Finally I would like to share with you a unique Jewish concept, which goes along with all the ideas we have just explored. The Messiah, in Jewish culture, is a name for an idea, for a man, for a prophet that will be sent to us by God himself and will bring joy to all human kind – all true, together with a very unique quality of the Messiah: he will never come. The Jews believe in the coming of the Messiah but no that the Messiah will come. I know that the Messiah will not come, that it is a philosophical idea that represents the good in the world, but I live my life believing in the coming of the Messiah. I know that this is very confusing, but think how much it has to do with Brahms: I know 'the One' is there, yet I feel its sense of void. Searching for 'the One' is the purpose; finding it is not the point. We already know that this symphony will never find its 'One' but it does not stop us from playing it, enjoying it and trying.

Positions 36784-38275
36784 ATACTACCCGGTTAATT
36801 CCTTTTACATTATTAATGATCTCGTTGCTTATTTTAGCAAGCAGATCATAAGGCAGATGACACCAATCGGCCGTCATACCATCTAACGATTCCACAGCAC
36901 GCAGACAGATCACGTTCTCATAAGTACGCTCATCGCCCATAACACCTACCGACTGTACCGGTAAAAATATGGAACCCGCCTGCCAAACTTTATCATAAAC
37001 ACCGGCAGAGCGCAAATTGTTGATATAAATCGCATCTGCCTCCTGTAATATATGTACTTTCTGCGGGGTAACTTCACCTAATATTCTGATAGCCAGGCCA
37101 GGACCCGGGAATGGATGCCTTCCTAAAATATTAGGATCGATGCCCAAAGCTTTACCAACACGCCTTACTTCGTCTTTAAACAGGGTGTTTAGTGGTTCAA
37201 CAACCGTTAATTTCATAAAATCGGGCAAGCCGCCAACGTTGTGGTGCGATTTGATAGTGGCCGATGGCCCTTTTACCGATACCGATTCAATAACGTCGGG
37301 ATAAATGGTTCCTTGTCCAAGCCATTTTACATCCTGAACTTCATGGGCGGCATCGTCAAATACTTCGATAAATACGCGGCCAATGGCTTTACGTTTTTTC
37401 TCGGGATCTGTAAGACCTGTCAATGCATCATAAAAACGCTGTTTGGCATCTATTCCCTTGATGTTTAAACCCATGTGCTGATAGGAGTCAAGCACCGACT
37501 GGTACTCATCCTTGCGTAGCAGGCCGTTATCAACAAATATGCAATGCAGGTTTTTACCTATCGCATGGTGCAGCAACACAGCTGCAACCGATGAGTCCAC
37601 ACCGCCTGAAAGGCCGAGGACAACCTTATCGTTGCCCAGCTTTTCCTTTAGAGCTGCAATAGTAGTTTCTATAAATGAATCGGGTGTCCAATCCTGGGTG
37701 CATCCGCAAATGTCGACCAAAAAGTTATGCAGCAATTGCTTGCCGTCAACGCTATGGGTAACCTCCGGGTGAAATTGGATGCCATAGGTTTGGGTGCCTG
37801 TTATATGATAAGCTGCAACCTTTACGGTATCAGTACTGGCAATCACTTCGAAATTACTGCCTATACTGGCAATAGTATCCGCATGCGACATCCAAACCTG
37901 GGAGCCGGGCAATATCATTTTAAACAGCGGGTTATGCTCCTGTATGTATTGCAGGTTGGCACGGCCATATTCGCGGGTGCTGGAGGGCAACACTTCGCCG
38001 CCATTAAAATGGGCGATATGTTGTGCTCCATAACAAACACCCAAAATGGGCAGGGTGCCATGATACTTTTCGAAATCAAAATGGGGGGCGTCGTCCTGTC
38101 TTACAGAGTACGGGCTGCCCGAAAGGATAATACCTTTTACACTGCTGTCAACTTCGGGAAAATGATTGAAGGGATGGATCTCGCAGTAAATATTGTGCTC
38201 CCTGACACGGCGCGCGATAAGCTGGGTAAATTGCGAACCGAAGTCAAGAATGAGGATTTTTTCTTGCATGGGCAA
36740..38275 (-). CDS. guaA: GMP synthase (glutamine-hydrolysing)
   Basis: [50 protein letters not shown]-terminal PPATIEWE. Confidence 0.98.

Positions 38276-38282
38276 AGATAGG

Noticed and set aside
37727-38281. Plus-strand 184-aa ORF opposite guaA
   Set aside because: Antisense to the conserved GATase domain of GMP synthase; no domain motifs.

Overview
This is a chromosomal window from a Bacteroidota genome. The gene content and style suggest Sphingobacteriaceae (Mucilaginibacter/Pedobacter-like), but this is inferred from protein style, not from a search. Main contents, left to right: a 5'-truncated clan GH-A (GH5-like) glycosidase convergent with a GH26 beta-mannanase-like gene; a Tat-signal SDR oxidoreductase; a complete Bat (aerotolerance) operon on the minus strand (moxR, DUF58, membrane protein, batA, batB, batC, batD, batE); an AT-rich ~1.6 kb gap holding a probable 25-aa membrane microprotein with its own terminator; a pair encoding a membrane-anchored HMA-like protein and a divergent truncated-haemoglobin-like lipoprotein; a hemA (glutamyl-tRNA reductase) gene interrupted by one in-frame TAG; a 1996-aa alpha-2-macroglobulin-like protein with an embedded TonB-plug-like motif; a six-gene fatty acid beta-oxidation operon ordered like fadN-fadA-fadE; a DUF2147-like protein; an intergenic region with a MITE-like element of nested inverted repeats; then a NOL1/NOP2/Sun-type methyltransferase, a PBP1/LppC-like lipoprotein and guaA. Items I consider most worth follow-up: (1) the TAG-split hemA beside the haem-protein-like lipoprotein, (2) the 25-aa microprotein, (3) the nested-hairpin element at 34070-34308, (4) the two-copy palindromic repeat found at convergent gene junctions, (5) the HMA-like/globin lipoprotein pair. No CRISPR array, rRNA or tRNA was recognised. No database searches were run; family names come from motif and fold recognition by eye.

Let me tell you another wonderful idea: in bar 335 there is a fantastic moment where Brahms gives us a 'One', and even in fortissimo (very loud) all the orchestra is playing the same note: F sharp. This might not seem so unusual, but put in the context of our discussion one must admit that it is very unusual. It is the F sharp that creates an interval of three tones from the basic tonality of the piece, C (tritone); this interval is also known as the Diabolic interval; in old days it was even forbidden to use it in choral religious music and was regarded as an immoral interval. What does Brahms tells us? Maybe that if we look too much for 'the One' we might find the Devil? I will let you think about that.

Music is the best way to connect ideas and worlds. Brahms was never as close to Jewish thinking as I've documented in this article, and each one of us should always look for the completely illogical and unreasonable connection with music; this is why we as musicians perform. So please go and look for your 'One' and do your best to try not to find it!